Tuesday, March 6, 2012

By the Hot Stove

Some of these stories from Mom's writing classes have notes on them from the teacher. I've basically focused on what Mom wrote, skipping over the comments. This story was apparently the result of an assignment to write a scene.

The notes from the instructor indicate the teacher believed this story didn't really fit that mold. But it's still a good portrait of the story's subject, Mom's mother, Elizabeth. The photo is Mom's mother with Mom's brother Elmer.

She stood by the hot stove, a long spatula in her hand watching the newly poured pancake batter bubble and sizzle on the hot skillet. Her huge stomach nearly touching the hot stove, and even with her short stature was able to see all the happenings in the pan. Always at the precise time she flipped the pancakes, again they splattered and rose in the hot grease. The cakes were never the perfectly round ones you see in the TV commercials or in magazine ads, but they were the best. The batter was made from sour milk, flour, eggs, with a certain magic touch from my mom. They turned out light and lacy around the edge, which became nice and crisp. Irregular in size, they managed to satisfy everyone's palate.

She was master of her kitchen, a simple cook but the things that came from that kitchen were so wonderful. A farmer's wife with many children, simply dressed in a faded cotton house dress and apron which covered her stomach. No matter the quantity of food produced, there seemed to be room for one or two more to sit down at the table to eat. If you came at meal time, you sat down and ate with us. She never seemed to be upset at someone just dropping by.

Many mornings were spent over a huge pan of bread dough, mixing the yeast into the flower and whatever. It looked like some sort of slop to be sent to the hogs. But with careful kneading and hours setting to rise by the warm fire, then kneading again, it was transformed into wonderful loaves of bread. She rarely baked less than a dozen loaves in order to feed the multitudes of hard working family members.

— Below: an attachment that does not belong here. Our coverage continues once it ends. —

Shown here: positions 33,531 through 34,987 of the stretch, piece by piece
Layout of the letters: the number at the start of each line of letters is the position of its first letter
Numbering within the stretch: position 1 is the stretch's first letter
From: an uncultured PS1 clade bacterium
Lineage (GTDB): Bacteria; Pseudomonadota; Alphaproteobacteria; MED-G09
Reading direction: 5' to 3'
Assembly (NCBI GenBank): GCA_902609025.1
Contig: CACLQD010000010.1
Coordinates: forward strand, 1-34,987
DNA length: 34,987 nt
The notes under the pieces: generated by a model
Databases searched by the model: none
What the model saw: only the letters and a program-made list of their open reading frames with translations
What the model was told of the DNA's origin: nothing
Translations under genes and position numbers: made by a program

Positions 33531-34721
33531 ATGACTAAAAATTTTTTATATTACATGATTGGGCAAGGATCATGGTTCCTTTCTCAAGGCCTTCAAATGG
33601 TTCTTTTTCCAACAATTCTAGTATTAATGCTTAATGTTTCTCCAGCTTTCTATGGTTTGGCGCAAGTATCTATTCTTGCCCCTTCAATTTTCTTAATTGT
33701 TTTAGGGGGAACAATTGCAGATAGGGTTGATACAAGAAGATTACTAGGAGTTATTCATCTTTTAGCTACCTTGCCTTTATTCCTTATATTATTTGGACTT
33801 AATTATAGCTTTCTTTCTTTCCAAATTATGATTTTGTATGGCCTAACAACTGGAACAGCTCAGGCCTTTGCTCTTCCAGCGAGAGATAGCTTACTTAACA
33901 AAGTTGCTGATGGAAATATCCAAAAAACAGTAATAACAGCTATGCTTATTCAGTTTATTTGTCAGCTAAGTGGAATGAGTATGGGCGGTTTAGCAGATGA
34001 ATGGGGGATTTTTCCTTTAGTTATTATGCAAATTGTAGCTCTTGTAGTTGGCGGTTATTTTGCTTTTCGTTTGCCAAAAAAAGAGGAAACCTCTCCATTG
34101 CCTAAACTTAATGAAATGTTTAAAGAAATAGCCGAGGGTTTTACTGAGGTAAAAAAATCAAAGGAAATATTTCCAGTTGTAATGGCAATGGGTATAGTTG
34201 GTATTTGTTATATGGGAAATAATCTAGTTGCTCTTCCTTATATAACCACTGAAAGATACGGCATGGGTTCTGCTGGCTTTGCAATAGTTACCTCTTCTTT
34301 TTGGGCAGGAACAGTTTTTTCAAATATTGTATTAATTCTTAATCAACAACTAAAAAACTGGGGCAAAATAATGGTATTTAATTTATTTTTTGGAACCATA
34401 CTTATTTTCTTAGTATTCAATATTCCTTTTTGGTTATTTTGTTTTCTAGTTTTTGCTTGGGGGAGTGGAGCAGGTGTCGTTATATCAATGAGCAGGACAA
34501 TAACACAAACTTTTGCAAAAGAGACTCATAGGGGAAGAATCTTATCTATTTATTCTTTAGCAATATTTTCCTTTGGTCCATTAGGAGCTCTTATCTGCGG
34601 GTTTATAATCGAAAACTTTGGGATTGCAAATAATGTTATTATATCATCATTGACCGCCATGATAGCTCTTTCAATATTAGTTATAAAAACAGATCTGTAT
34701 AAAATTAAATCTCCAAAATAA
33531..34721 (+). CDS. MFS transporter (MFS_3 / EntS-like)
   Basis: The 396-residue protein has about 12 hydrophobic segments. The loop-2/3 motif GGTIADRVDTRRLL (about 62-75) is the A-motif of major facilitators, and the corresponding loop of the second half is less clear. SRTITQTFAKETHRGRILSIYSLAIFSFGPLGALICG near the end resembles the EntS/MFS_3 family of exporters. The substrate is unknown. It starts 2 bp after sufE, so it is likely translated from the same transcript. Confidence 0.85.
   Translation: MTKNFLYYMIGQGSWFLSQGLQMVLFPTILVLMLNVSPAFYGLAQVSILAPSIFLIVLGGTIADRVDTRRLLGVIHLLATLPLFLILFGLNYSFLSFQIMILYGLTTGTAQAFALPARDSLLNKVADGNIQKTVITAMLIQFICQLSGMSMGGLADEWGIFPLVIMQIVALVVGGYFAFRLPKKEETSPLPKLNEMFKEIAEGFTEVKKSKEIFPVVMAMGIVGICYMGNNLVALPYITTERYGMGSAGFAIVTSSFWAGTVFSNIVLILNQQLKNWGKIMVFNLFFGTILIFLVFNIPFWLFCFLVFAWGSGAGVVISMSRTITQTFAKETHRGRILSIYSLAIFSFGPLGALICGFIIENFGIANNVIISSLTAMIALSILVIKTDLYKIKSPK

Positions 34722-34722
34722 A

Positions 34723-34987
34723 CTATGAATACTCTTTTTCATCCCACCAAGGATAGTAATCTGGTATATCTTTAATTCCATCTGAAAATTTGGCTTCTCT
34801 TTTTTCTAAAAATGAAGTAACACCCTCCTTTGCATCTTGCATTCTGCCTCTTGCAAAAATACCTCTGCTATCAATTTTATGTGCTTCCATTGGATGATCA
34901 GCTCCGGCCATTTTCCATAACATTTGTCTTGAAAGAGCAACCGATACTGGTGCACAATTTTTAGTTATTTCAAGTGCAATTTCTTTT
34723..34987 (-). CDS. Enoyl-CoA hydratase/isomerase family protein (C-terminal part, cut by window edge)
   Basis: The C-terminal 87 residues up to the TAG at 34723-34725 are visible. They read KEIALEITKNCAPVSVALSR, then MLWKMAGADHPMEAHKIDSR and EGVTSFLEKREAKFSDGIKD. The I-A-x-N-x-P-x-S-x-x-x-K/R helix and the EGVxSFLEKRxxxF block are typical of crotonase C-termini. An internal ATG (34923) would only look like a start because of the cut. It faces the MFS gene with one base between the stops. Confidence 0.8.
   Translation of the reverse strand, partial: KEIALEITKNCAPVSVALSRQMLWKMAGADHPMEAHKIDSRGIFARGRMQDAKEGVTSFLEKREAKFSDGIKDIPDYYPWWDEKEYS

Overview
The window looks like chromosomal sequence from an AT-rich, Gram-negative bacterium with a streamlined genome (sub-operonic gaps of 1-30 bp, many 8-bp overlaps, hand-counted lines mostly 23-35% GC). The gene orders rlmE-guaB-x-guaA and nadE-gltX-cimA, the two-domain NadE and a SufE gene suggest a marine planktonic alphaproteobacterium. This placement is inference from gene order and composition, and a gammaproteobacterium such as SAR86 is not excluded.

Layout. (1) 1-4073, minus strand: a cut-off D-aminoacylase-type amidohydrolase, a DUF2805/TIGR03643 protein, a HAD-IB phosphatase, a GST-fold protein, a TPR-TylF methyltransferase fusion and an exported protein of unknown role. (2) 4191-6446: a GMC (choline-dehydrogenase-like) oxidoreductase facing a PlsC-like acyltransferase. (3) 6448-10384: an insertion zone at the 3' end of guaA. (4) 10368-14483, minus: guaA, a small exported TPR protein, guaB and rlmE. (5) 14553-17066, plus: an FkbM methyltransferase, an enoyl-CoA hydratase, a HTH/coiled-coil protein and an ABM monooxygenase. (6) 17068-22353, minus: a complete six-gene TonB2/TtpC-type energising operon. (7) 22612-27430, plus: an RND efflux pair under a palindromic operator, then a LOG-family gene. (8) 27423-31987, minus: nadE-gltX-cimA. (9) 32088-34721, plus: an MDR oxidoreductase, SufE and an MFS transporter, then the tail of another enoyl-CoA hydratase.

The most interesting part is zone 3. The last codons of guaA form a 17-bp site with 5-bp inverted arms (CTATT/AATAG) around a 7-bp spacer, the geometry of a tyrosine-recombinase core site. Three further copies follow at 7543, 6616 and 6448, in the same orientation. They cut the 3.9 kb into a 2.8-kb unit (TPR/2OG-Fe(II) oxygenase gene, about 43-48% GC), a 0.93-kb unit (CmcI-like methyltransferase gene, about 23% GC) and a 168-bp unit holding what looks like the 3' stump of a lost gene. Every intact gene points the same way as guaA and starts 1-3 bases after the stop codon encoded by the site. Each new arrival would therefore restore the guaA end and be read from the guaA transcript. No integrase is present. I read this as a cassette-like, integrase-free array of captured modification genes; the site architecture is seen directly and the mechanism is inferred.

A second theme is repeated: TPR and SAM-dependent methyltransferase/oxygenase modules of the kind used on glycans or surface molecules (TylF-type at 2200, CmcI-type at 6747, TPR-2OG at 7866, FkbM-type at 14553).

Most of her married life was spent in this kitchen. In the beginning, without electricity, she cooked over a wood-burning stove. It was huge and black and heated the kitchen in the winter and summer. We all had strict instruction to stay away from this stove. More in fear of her wrath, than the stove itself, we did. The old cook stove gave way to what we called a combination stove. It had wood burning capabilities on one side and electric on the other. The wood burning side was used in winter both to heat the kitchen and keep water warm. It also burned a lot of trash that would have to be disposed of another way. Soon, however, even this gave way to an electric stove. The freezer was a real luxury for Mom. Now she could preserve her meat without smoking it in the smoke house.

My dad towered over her by at least 15 inches, but Mom ruled the house. She had a quiet way of letting you know when she was displeased with something, and that was the time to correct your behavior. Through it all, she taught us to be independent, hard working adults, who could survive in this world.

Connie, Feb. 10, 1993

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